Sunday, October 19, 2008

Tired of No Voice


Last night, like the night before, and the night before that...

I had no voice left. Maybe, during these day I have been managing a croak when needed. Yesterday, I knew that I couldn't even risk that. I didn't talk during the day. AT ALL.

You might be able to figure out from this blog that I like to express myself A LOT and OFTEN. I've been heard to say, "I can't think unless I hear myself say it." So, imagine how hard is has been for me not to speak...

not to my co-workers at the conferences...

not to the other teachers during round-table talks...

not to my kids...

and not to my friends.
There was one strange moment for me when I was visiting the booth displays at RiverCentre. I only said a very few things to those wanting to greet me. I knew that, in hejab, I had to be pleasant. But then, I freaked out.

"VIEW FROM THE BRIDGE!"

That was me uttering a guttural squeal. The Gutherie Theatre was doing a new production of the play that got me the most local notoriety. The booth was giving away little pins with the show's title.

"You know this show?" I asked the man standing there.
He started in on some discourse on Arthur Miller and the history of American theatre.

"No, I mean..." I tried to find my voice. I had my words, but I wasn't able to get them out, "I was ....in...this...show. I was Catherine!" I tried to tell him which local theatre it was.

Did he hear me? Understand me? I was this woman in hejab who couldn't talk.

Then I saw the button with, "WALKING WAVY," written on them. I squealed again, "That was one of my lines!

But, I wasn't connecting. My voice wasn't allowing me to connect.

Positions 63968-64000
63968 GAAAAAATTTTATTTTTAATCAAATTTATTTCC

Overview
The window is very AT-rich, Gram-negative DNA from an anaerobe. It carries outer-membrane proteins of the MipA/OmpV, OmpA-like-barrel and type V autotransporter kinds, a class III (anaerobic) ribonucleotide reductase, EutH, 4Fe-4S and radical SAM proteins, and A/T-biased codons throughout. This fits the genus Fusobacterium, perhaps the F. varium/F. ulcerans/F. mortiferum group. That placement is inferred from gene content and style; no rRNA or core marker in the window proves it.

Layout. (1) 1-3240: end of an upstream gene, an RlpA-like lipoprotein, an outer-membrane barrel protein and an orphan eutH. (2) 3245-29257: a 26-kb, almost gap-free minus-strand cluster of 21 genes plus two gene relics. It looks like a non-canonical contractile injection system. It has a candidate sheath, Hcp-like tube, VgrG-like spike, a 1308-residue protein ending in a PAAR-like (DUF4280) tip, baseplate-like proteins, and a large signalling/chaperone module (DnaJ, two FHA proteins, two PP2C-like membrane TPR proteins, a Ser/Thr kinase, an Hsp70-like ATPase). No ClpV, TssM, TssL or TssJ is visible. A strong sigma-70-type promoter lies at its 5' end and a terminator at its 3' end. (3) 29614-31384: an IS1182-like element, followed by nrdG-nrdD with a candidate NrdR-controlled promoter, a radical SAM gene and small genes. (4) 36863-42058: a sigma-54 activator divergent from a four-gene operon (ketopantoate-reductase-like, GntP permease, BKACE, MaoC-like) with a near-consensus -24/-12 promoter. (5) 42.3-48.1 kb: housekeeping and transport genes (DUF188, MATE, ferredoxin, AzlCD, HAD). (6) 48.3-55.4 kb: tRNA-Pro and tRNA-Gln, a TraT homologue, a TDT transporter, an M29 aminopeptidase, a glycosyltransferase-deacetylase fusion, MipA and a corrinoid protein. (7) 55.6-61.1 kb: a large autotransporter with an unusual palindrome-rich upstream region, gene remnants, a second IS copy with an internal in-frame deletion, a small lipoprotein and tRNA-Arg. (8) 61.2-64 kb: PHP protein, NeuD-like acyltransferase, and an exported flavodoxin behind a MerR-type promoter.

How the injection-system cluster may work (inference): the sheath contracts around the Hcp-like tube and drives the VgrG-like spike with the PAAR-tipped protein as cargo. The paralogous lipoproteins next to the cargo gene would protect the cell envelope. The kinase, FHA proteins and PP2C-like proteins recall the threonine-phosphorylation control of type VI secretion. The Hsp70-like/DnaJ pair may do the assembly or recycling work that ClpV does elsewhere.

The last button I picked up said, "Paper Doll," and I did feel as if I were less than human.
That was with a stranger.
Last night, I dealt with two of the people who have been closest to me and it was even more frustrating.

AbuBoo came over with the toaster oven he doesn't want. He brought food. He could watch his son while I got time to myself. It was nice. No complaints (oh, except from somebody reading this blog who wants to complain that we shouldn't be alone together--keep reading). After dinner, Mr. Boo was playing with his dad's phone and, since I've been unable to call my mom, I asked if the two guys could call.
Big mistake.
Mom had found a car for me. $2,800. She was going to take it to the mechanic. She arranged for me to take a small loan out from the bank. The whole thing was orchestrated without my input.
I told her, "No, I don't want a loan. It goes against Islam."
I handed the phone to AbuBoo, thinking he'd explain.
NOPE!
The two of them talked about me like I was unable to make a decision with my priddy widdle head. Heard the whole thing, as the phone was set on speaker still. They talked about me like I wasn't there!

"Yes, she does have to get a car right away."

All the time I was shaking my head.

"She can afford a couple hundred a month."

I was gesturing wildly. I will never again inshahallah be sucked dry by riba.

"Or, if YOU co-sign, then I can put the loan in my name," and that was from the man who just went through bankruptcy.

I started hitting the arm of the chair and holding out my hand for the phone to come back to me.

AbuBoo kept talking and motioning for me to be quiet. Me? It's only MY LIFE!
I couldnt' take it any longer and grabbed the phone.

"Stop! Stop!" which would normally be a shout, but sounded like a hoarse whisper.